Center Associate Director Elizabeth Clark contributed a chapter in Religious Freedom and Communities, edited by Dwight Newman and published by LexisNexis in October 2016. The book is a collection of papers that brings together leading experts of a variety of legal, religious and indigenous communities’ backgrounds, to provide analytical commentary, of a sort useful to practitioners trying to think through tough questions, on the issues related to community and institutional aspects of religious freedom. According to the editor, the collection seeks to explore “cutting-edge questions related to the community and institutational aspects of religious freedom.” It is structured “to be readable as a somewhat cohesive whole, progressing through a series of different approaches and issues.”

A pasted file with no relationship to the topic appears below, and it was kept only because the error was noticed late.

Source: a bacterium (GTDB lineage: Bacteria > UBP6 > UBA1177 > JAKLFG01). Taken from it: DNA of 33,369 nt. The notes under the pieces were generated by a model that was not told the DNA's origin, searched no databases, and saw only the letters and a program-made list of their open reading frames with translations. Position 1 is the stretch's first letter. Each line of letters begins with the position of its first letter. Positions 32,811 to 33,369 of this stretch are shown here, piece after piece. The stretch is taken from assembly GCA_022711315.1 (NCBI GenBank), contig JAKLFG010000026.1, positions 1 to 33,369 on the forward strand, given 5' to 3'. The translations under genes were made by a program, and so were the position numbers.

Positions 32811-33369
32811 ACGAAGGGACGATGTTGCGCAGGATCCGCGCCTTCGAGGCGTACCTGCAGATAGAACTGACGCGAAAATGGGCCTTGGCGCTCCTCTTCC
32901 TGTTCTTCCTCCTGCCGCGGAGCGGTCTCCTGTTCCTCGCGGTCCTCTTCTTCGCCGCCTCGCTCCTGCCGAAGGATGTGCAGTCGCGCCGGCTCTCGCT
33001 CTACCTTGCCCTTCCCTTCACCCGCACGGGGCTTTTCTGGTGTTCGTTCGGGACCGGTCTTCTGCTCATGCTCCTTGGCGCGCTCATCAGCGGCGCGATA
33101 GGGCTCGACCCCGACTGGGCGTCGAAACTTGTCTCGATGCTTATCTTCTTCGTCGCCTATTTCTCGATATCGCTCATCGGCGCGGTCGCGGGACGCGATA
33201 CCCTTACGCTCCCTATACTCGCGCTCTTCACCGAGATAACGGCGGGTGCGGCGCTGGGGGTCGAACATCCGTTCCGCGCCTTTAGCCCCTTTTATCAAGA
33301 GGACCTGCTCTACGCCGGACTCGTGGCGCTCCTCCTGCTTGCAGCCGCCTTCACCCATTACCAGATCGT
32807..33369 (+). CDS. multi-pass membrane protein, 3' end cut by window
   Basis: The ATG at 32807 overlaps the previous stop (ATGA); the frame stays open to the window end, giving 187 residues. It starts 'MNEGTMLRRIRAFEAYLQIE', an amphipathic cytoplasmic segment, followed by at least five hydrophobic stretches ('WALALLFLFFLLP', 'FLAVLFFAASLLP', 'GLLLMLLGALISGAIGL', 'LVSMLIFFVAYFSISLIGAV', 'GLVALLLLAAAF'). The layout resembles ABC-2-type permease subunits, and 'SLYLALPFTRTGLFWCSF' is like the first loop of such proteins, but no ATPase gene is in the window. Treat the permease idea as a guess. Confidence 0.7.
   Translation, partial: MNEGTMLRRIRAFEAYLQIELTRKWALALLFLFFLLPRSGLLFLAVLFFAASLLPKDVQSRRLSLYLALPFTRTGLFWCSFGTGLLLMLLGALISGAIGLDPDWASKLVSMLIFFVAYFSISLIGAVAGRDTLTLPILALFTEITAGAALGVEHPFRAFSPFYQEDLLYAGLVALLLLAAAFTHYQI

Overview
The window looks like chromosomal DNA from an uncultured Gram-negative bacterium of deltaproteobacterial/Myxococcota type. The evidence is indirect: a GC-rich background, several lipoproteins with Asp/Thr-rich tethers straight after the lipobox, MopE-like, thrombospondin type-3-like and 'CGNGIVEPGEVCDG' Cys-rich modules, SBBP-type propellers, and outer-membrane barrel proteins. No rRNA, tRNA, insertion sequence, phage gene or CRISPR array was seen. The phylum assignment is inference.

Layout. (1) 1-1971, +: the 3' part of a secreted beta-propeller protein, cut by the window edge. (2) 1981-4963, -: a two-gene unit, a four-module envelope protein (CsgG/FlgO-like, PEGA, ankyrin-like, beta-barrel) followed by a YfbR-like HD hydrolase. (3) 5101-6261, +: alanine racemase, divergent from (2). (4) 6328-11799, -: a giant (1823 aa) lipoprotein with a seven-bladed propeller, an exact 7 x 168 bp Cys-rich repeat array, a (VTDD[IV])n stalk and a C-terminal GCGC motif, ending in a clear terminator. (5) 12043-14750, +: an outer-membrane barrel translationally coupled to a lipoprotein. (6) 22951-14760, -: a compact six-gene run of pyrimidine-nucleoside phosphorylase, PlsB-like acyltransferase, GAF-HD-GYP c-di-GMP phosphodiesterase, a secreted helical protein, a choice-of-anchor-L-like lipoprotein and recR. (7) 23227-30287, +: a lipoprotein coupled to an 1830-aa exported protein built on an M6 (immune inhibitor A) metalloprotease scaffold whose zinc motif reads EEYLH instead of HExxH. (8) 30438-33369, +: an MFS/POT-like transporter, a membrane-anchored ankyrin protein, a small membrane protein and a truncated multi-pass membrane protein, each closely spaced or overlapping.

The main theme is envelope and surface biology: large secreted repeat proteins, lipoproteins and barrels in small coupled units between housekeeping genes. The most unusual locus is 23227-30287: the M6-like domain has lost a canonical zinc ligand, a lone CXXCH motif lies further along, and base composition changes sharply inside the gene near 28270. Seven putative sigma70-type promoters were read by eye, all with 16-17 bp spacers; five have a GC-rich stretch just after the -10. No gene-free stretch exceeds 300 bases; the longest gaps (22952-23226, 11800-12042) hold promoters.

Professor Clark contributed the chapter “International and Comparative Law Protections of Collective Aspects of Religious Freedom” included in “Part III: Comparative and International Perspectives on Communities and Religious Freedom”. Her chapter asks the question, “Does religious freedom have a collective aspect?” Professor Clark explains that freedom of religion or belief encompasses not only the rights of the individual to manifest his or her belief, but has a collective dimension that protects the freedom of individuals to worship and manifest their beliefs in community with others and guarantees protections for the institutional manifestations of religious life. Therefore, religious organizations can freely express their beliefs, choose their own doctrine, select their own leaders and teachers, and pass those on to the rising generation in religiously affiliated schools. She explores the protections of these rights under international law, transnational tribunals, and in the law of numerous foreign jurisdictions.